Information minister Christopher Mushohwe’s visit to our offices this week helped to amplify his government’s newfound vocation to suppress the media through a combination of threats, intimidation and harassment.
While we are happy that the minister afforded us the opportunity to exchange notes, given that dialogue is important, it’s saddening to note that he also used the visit to warn the media not to report national security issues. He darkly repeated an earlier pronouncement likening the media’s reporting of military issues to venturing into a crocodile-infested pool.
He believes that the government can whip journalists into line and cow inquisitive scribes into lap dogs that celebrate the failures that have become too apparent to conceal.
Mushohwe’s threat should not be taken lightly as journalists from the Zimpapers stable and from our sister paper NewsDay have been arrested, detained in police cells and taken to court in handcuffs. The common thread in the stories published by both sets of reporters was the involvement of the security sector. Our rulers are, in this day and age, not ashamed of this infamy which is couched in simplistic dogmas that the security is a no-go area for the media.
There is no better illustration of regression into yesteryear media repression than this.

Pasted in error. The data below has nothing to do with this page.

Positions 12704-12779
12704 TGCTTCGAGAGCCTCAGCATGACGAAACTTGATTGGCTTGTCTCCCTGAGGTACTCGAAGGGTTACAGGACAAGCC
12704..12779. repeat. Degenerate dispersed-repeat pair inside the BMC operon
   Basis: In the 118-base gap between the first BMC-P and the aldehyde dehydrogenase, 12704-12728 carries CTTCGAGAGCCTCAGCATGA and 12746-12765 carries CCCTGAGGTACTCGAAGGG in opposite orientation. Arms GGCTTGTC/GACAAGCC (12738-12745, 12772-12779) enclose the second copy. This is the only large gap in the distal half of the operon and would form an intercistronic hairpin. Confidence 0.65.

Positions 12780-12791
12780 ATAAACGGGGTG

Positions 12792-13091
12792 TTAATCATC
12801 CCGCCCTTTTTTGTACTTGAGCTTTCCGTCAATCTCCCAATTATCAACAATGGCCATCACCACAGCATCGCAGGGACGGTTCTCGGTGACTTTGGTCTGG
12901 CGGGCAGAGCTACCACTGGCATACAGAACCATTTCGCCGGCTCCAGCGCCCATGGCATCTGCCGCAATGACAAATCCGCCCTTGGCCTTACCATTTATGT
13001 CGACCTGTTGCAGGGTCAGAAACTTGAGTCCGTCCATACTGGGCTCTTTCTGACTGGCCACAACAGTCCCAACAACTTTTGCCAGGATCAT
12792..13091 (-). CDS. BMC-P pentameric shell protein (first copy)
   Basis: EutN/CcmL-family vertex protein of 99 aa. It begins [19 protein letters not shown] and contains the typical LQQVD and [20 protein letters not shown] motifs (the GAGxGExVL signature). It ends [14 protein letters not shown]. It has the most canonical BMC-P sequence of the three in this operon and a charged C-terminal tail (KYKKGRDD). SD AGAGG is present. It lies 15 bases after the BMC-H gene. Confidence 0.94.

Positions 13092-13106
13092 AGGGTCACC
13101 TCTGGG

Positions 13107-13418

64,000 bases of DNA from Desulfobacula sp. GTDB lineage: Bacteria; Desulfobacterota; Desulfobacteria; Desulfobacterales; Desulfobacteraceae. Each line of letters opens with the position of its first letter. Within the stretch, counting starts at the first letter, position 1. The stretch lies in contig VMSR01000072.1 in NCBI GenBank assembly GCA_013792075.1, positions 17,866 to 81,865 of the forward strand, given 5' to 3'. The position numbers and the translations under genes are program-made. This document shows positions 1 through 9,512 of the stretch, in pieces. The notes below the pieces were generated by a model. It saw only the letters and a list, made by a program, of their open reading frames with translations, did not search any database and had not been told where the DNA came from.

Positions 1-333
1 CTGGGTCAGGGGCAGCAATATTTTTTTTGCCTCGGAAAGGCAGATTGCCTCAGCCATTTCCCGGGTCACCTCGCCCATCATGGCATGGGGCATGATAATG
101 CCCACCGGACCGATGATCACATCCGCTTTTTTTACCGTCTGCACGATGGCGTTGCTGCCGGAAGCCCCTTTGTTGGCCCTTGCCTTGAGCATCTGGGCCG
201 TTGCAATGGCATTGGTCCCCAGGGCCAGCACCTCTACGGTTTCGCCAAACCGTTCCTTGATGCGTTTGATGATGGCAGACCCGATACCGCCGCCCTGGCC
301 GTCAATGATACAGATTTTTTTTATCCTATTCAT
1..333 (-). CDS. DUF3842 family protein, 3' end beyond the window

We view Mushohwe’s pronouncements — which he tries to pass as “advice” to the media — as deliberate government policy to revise an earlier position by former information minister Jonathan Moyo that journalists should not be arrested. But we need to know what parameters define the bounds of security matters. Clarity is very important in the Zimbabwean context where men and women in uniform have failed to separate their mandate from party politics.
Many in the security establishment in this country are joined to Zanu PF at the hip. They have actively campaigned for Zanu PF and threatened President Mugabe’s political rivals, even to the extent of making veiled coup threats. Their conduct has invited the media to shine a light into the dark recesses of their lives.
There is genuine public interest in many aspects of the security establishment and media will continue to report on these issues. The media are not asking the security to open doors to their arsenals or to give minutes of closed meetings. But we need to know how scarce state resources are being employed in buying vehicles. We need to tell the story of traffic fines. How is this money collected on the streets utilised? We need the public to know about the myriad of companies run by the security sector. Is it a threat to national security to report on suspected nefarious activities like poaching and illegal mining by security personnel?
Mushohwe and his colleagues must be made to understand that the biggest threat to national security is not media reportage but hunger, poverty and unemployment caused by years of Zanu PF’s misrule.
Mushowe needs to know that military generals, who make coup threats, openly declare their loyalty and campaign for a party while being active participants in factional party politics are a security threat. That’s a fact!'